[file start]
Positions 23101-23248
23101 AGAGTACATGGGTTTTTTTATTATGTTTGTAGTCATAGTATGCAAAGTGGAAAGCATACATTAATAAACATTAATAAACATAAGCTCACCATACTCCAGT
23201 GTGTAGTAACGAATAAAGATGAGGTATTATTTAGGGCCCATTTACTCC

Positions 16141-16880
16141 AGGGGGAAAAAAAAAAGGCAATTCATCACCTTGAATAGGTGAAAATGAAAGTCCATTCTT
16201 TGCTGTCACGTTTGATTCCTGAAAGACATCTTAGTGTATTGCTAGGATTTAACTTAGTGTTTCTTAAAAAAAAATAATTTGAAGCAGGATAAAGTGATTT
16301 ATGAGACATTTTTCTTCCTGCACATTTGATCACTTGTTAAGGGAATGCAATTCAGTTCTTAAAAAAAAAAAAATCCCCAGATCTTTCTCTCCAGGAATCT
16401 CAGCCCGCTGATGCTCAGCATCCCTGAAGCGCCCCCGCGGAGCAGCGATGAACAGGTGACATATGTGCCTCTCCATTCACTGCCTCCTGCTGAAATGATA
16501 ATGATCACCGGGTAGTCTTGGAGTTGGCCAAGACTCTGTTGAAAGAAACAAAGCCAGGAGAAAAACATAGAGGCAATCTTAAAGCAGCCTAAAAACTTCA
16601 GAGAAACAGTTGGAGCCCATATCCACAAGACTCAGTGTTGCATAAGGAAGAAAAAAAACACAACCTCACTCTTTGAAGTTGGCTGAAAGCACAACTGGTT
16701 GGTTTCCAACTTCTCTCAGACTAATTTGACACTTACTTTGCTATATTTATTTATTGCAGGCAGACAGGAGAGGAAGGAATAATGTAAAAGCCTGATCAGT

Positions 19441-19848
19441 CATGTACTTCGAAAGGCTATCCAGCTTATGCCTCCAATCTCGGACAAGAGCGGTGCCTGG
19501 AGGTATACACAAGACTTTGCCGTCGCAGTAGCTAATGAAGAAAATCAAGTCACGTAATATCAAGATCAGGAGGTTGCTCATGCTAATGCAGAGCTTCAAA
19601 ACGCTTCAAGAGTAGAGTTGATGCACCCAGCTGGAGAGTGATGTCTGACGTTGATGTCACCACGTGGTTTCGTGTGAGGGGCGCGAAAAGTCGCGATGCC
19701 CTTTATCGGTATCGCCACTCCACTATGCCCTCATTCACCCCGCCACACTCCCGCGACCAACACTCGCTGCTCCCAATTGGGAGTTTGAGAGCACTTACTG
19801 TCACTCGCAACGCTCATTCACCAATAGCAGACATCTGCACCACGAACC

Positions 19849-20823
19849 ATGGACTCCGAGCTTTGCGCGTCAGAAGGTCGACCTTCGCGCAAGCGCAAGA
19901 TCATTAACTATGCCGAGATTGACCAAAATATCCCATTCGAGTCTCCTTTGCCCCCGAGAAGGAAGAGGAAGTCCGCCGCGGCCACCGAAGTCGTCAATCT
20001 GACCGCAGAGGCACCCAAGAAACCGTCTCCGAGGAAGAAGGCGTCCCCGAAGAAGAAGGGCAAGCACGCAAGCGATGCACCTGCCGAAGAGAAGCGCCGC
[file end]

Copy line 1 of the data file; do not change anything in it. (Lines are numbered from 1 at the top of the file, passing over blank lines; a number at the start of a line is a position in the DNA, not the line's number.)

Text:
Positions 23101-23248